Revealed: Over half of Scots win disability assessment appeals

Med assess

Campaigners say the stats prove the process is unfit for purpose 

14th November 2019 by Robert Armour 0 Comments

More than one in two Scots have won disability benefit claims after taking the UK government to court, new data has revealed.

A Freedom of Information request has revealed that in Scotland more than 120,000 appealed against the loss of benefit payments in the five year period since 2013 – with 65,750 succeeding.

Overall the success rate for tribunal appeals rose from 41% in 2013-14 to 63%.

Assessments are carried out on behalf of the Department for Work and Pensions (DWP) by contractors Capita, the Independent Assessment Services (formerly called Atos) and Maximus.

Since welfare reforms took place, there has been ongoing controversy over how these tests are conducted with charities and campaigners maintaining they are designed to get people off benefits without recourse to their medical history.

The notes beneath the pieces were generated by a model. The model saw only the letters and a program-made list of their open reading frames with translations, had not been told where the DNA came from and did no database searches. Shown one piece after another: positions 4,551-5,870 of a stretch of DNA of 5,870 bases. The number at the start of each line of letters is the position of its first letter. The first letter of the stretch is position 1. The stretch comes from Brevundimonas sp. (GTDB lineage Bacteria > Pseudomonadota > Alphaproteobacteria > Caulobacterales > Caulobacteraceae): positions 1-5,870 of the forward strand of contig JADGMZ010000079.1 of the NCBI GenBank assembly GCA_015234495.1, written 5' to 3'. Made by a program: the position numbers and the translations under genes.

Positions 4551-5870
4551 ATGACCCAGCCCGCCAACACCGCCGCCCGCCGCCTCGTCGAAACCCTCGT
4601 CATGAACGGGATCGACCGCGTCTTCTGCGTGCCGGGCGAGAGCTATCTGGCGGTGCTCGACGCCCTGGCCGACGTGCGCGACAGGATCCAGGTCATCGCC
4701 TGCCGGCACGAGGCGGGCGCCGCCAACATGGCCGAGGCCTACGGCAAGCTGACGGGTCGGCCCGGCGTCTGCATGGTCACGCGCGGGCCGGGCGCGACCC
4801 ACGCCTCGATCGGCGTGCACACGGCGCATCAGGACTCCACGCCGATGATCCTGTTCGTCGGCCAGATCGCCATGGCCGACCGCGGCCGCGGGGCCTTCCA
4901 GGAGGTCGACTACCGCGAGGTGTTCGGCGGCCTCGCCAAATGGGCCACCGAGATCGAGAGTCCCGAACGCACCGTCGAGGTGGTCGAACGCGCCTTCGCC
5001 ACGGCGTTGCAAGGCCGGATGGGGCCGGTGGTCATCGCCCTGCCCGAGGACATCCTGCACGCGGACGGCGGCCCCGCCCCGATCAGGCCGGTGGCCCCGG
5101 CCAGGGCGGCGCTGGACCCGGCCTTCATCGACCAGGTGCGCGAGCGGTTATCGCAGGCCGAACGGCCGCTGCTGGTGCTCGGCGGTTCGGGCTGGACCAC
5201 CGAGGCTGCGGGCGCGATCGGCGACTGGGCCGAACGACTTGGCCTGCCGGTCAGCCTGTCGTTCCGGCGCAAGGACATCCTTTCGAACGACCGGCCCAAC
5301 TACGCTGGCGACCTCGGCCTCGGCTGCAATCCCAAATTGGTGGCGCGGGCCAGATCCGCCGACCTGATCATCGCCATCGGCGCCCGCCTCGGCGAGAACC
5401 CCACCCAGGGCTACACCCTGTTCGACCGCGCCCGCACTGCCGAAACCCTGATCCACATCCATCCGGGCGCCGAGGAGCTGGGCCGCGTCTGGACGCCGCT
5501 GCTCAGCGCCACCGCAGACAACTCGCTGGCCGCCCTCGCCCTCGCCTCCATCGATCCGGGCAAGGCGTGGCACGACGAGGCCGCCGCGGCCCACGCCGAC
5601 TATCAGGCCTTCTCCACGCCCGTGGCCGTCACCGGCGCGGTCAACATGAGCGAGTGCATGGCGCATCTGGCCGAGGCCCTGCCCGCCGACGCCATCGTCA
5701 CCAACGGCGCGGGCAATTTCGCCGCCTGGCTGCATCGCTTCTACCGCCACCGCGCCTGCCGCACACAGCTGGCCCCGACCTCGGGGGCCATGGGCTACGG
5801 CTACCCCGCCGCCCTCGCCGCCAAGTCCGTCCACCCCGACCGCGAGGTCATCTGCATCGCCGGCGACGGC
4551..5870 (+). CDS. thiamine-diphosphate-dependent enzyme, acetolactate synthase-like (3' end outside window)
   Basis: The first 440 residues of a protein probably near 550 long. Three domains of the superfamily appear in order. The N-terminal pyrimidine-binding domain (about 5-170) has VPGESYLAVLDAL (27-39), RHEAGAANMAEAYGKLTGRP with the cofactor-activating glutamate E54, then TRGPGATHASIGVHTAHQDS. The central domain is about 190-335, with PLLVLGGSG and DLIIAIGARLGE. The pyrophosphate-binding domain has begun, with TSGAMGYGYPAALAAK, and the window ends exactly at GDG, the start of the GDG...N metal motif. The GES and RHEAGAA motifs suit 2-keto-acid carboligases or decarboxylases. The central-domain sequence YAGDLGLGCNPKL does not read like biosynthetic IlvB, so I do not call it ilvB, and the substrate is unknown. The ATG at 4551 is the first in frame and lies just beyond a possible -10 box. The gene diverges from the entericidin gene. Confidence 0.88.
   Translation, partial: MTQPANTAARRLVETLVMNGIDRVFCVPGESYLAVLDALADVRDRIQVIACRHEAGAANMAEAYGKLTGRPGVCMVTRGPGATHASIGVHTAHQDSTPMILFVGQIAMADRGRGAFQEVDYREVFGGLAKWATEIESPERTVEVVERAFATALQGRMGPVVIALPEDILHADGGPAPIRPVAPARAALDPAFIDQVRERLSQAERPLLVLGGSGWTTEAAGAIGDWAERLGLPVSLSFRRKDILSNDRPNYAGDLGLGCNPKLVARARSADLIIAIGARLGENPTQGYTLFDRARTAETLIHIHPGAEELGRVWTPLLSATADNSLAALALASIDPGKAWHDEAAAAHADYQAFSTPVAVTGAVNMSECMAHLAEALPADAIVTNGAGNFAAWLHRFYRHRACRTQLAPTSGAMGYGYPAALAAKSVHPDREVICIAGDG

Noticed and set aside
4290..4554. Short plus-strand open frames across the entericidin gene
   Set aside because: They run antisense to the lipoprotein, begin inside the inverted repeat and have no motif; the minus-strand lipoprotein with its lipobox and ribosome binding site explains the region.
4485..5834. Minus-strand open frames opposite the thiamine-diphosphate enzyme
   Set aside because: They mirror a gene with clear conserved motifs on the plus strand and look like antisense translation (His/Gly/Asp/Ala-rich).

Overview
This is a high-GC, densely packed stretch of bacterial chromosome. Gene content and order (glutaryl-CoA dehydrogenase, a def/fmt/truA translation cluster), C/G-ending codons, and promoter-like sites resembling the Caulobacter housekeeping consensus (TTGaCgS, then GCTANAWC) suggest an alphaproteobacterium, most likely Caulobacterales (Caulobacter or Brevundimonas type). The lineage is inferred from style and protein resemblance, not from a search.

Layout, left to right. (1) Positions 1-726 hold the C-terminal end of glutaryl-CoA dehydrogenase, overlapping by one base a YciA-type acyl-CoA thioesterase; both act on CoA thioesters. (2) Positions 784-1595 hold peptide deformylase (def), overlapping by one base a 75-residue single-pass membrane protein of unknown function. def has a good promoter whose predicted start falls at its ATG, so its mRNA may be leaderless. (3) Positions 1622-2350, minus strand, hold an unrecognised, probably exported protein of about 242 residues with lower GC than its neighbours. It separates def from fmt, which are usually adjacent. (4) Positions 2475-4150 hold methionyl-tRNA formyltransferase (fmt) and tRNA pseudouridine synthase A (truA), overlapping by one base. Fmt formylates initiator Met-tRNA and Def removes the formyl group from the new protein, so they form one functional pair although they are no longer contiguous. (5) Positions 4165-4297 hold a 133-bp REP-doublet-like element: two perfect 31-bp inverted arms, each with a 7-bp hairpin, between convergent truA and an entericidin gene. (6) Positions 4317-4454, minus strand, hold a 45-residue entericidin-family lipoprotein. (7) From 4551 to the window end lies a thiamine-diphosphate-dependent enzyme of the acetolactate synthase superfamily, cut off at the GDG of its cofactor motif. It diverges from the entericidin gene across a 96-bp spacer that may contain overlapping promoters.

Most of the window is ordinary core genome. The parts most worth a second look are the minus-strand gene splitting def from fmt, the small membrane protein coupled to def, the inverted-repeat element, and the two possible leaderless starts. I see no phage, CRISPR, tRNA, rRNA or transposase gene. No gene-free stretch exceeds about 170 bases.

People seeking to overturn a benefits ruling must complete a written challenge within a month, known as a mandatory reconsideration. If unsuccessful, people can appeal against the decision at tribunal.

But critics say the process is confusing, stressful and does not give claimants enough time to gather evidence to support their appeal.

James Carswell from the Scottish Welfare Rights Forum demanded the process is ditched in its entirety.

“Claimants are committing suicide because of an unfair and unjust regime,” he said. “Consistently it is being proven assessments are designed to intimidate and scare people off of benefits that they are rightfully entitled.

“If a doctor says a person is unfit for work then that should be all that is required. Instead people are routinely humiliated and stigmatised.”

A DWP spokesman said: "We are committed to ensuring people get the support they are entitled to and spend £55bn a year supporting disabled people and those with health conditions."